Next Article in Journal
Building the Future on Lessons of Historic Reinforced Concrete
Next Article in Special Issue
Potential Impact of Meat Replacers on Nutrient Quality and Greenhouse Gas Emissions of Diets in Four European Countries
Previous Article in Journal
Urban Resilience Assessment: Mapping Knowledge Structure and Trends
Previous Article in Special Issue
Increasing the Proportion of Plant-Based Foods Available to Shift Social Consumption Norms and Food Choice among Non-Vegetarians
Open AccessReview

Demand-Side Food Policies for Public and Planetary Health

1
National Institute for Public Health and the Environment (RIVM), P.O. Box 1, 3720 BA Bilthoven, The Netherlands
2
Public Health Consultant, 2100 Copenhagen, Denmark
3
Division of Food Production and Society, Norwegian Institute of Bioeconomy Research (NIBIO), 115 NO-1431 Ås Bergen, Norway
4
Wolfson Institute of Preventive Medicine, Barts and the London School of Medicine and Dentistry, Queen Mary University of London, London EC1M 6BQ, UK
5
Department of Food Agriculture and Environment (DAFE), University of Pisa, 56124 Pisa, Italy
6
Research Center for the Management of Environmental and Agricultural Risks (CEIGRAM), ETSIAAB, Universidad Politécnica de Madrid, Madrid 28040, Spain
7
European Commission, Joint Research Centre (JRC), 21027 Ispra (VA), Italy
*
Author to whom correspondence should be addressed.
Sustainability 2020, 12(15), 5924; https://doi.org/10.3390/su12155924
Received: 28 April 2020 / Revised: 14 July 2020 / Accepted: 17 July 2020 / Published: 23 July 2020
(This article belongs to the Special Issue Environmentally Sustainable Diets)
Background: The current food system has major consequences for the environment and for human health. Alignment of the food policy areas of mitigating climate change and public health will ensure coherent and effective policy interventions for sustaining human health and the environment. This paper explores literature on demand-side policies that aim to reduce consumption of animal-based foods, increase plant-based foods, and reduce overconsumption. Methods: We searched for publications, published between January 2000 and December 2019, considering the above policy domains. Articles were distinguished for type of policy instrument, for topic via keywords and examples were given. Results: The majority of demand-side policies focus on preventing overweight and obesity, using all types of policy instruments including more forceful market-based policies. Hardly any examples of public policies explicitly aiming to lower animal-based foods consumption were found. Policies combining health and sustainability objectives are few and mainly of the information type. Discussion: Moving towards environmentally sustainable and healthy diets is challenging as the implemented demand-side policies focus largely on human health, and not yet on environmental outcomes, or on win-wins. Policies targeting foods from the health perspective can contribute to lower environmental impacts, by indicating suitable animal-based food replacers, and aiming at avoiding overconsumption of energy dense-nutrient poor foods. Preferred policies include a variety of instruments, including strong measures. Conclusions: Working solutions are available to ensure coherent and effective demand side food policies aligning public health and environmental aims. Implementation of aligned and effective policy packages is urgent and needed. View Full-Text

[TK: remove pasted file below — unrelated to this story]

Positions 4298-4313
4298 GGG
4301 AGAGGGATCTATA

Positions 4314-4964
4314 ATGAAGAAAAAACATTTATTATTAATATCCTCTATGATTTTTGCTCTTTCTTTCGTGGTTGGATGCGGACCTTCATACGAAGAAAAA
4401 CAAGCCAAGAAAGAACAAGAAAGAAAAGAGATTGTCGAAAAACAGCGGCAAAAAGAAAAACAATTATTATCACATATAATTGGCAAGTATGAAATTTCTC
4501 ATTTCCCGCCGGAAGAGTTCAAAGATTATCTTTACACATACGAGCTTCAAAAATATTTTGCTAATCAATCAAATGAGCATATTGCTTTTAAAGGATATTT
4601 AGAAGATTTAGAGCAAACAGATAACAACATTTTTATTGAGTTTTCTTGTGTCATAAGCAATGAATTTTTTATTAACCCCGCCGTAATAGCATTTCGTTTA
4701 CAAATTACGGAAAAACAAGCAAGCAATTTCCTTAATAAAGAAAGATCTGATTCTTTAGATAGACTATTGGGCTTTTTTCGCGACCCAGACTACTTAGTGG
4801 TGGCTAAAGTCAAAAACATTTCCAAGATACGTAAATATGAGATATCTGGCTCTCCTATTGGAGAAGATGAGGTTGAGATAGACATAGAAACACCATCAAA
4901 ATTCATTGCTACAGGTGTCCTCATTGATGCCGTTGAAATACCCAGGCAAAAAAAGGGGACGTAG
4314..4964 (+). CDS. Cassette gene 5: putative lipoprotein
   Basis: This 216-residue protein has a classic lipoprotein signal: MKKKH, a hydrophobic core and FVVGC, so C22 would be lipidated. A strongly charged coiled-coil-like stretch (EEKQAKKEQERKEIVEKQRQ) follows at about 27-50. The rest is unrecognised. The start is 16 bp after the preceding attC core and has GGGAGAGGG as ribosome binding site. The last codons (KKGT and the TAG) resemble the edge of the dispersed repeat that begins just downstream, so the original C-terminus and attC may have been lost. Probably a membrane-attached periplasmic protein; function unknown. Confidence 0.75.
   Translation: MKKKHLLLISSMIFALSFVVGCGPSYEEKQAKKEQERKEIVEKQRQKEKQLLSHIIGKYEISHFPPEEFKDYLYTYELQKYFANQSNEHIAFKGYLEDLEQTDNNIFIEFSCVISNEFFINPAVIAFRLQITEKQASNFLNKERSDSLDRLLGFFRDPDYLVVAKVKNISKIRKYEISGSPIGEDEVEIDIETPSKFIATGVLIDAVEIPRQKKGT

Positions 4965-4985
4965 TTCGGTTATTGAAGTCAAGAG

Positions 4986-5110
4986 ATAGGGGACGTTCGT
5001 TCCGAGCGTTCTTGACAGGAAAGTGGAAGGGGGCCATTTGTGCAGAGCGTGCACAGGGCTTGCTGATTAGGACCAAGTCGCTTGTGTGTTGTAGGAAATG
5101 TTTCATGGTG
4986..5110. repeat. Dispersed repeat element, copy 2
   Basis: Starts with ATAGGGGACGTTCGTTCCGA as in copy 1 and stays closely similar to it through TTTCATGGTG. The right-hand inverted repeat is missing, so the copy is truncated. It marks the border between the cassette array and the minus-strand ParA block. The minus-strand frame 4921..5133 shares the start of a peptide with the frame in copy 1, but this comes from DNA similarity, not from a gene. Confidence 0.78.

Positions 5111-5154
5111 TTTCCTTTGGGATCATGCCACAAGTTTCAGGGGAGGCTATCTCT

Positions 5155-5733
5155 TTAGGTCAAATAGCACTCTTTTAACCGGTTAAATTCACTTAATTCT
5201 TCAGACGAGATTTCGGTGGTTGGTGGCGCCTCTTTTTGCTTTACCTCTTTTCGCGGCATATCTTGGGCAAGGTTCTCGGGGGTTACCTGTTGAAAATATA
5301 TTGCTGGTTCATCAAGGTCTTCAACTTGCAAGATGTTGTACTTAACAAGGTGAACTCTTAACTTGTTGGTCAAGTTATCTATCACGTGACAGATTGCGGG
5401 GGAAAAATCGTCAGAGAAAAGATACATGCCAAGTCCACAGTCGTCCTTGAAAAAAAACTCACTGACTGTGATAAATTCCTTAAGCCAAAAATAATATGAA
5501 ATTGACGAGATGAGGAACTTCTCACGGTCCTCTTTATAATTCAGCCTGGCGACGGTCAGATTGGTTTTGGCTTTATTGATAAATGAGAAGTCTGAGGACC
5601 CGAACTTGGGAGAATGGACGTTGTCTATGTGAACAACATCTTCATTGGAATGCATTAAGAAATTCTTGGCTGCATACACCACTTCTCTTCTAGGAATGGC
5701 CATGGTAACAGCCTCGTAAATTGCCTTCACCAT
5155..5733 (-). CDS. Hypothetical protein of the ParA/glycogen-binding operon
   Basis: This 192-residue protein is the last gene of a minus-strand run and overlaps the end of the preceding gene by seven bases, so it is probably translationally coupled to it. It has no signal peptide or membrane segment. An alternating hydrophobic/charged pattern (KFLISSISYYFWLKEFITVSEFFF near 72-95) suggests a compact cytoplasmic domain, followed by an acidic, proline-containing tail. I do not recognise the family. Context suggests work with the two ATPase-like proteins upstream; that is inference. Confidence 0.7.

Keywords: sustainable; healthy; diet; food systems; policy instrument; review sustainable; healthy; diet; food systems; policy instrument; review
Show Figures

Figure 1

MDPI and ACS Style

Temme, E.H.; Vellinga, R.E.; de Ruiter, H.; Kugelberg, S.; van de Kamp, M.; Milford, A.; Alessandrini, R.; Bartolini, F.; Sanz-Cobena, A.; Leip, A. Demand-Side Food Policies for Public and Planetary Health. Sustainability 2020, 12, 5924.

Show more citation formats Show less citations formats
Note that from the first issue of 2016, MDPI journals use article numbers instead of page numbers. See further details here.

Article Access Map by Country/Region

1
Search more from Scilit
 
Search
Back to TopTop